Department of Anthropology, University of Nevada, Las Vegas
Friday Morning, Forum Suite
The examination of scurvy by paleopathologists has provided increasingly innovative diagnostic methods for identifying and assessing the impact of this metabolic disorder in past populations (e.g. Schultz 2001; Brickley & Ives 2008). Recent work on the macroscopic analysis of scurvy in non-adult skeletal remains suggests that diagnostic criteria for identifying scurvy in immature individuals may be different from those applied to adult remains (Brown & Ortner 2011). Additionally, this same study argued that lesions on the pelvis suggest severe manifestations of the disease.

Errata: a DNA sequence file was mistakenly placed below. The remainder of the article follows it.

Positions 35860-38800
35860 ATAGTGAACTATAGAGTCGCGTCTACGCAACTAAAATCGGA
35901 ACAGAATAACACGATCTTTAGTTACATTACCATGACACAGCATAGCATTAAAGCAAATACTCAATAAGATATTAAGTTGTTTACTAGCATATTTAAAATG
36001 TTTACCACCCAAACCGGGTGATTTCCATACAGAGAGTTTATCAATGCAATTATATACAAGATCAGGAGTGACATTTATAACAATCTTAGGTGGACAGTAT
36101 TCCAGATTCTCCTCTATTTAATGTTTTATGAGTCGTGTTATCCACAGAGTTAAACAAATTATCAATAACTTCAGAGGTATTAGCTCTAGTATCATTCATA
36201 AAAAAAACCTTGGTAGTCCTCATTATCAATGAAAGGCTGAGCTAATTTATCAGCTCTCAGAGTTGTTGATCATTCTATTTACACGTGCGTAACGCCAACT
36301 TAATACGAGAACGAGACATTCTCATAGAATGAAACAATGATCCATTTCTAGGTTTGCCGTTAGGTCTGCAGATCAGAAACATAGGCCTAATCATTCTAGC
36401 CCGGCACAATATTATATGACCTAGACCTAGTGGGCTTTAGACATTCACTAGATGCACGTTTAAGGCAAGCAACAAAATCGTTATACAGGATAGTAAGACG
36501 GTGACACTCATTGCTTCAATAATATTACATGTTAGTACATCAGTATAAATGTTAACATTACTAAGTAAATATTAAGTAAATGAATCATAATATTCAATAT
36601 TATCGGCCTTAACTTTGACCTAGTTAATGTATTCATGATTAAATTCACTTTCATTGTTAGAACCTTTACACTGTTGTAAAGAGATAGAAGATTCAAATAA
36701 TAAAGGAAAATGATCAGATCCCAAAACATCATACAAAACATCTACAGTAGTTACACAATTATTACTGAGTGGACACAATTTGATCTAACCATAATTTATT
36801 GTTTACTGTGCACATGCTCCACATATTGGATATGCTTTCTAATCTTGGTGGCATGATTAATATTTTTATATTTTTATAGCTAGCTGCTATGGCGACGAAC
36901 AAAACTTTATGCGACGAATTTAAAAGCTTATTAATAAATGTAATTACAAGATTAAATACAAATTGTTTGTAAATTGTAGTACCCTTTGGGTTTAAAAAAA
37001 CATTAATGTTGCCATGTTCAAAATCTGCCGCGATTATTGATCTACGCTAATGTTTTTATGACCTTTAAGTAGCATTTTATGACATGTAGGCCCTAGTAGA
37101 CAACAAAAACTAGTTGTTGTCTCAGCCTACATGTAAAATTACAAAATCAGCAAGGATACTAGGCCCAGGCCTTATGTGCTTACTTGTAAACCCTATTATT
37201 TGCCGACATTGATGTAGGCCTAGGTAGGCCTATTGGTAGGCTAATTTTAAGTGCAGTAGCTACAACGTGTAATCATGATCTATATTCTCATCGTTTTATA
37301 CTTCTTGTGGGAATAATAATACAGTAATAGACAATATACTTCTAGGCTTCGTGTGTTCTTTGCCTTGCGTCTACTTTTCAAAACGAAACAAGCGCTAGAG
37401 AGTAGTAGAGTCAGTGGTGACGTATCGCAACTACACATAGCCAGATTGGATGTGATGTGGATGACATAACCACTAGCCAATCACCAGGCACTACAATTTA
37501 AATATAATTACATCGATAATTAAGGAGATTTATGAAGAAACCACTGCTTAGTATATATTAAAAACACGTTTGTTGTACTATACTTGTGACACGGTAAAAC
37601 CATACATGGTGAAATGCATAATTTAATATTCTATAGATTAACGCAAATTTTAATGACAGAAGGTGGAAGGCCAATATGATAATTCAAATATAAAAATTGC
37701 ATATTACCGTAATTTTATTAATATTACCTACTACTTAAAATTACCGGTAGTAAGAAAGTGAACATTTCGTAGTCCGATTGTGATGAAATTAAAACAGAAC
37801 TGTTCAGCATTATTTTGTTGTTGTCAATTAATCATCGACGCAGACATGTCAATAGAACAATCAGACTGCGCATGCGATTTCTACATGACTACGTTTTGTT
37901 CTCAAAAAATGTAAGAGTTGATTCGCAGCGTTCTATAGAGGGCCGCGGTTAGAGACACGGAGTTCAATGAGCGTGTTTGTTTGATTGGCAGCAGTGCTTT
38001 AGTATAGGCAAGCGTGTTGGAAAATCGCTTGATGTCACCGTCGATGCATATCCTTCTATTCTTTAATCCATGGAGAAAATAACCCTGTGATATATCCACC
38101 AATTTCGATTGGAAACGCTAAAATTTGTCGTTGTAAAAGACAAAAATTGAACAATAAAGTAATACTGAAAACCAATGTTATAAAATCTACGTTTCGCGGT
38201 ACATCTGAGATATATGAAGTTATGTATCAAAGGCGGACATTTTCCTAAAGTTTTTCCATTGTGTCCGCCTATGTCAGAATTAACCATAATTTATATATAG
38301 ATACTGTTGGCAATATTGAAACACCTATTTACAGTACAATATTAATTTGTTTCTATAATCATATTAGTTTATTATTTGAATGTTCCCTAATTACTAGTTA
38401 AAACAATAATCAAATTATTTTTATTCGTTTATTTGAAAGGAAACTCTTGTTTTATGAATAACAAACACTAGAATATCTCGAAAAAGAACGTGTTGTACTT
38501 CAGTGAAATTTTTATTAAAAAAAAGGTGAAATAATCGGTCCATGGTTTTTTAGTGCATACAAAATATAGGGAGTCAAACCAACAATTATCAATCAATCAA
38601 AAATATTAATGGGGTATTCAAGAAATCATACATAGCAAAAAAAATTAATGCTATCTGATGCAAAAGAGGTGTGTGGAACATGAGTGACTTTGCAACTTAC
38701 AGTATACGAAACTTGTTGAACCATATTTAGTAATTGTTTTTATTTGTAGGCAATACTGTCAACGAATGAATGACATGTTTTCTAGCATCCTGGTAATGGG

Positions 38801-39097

Data are reported for the mummified and/or skeletonized remains of 11 infants from Zape, Mexico. Given the unique context of these interments (burial complete with shrouds, pillows, grave goods and clay architecture), it is likely that these infants were buried in a ritual manner and therefore the sample of infants may not reflect typical patterns of infant health. Although the sample size is small, 5 (45%) of the infants show lesions suggestive of scurvy. The patterning of periosteal lesions is described in detail, with an emphasis on examples from two of the infants who exhibit widespread lesions, both consistent with severe manifestations of the condition. Comparisons to clinical data demonstrate that lesions present on the mandibles, crania, scapulae and pelvic bones of these two individuals are consistent with micro-hemorrhaging near muscle attachment sites (e.g. Larralde et al. 2007). Overall, these data support an emerging interpretation of lesion patterns indicative of infantile scurvy and suggest that disease severity may in fact be reflected in lesion distribution and intensity.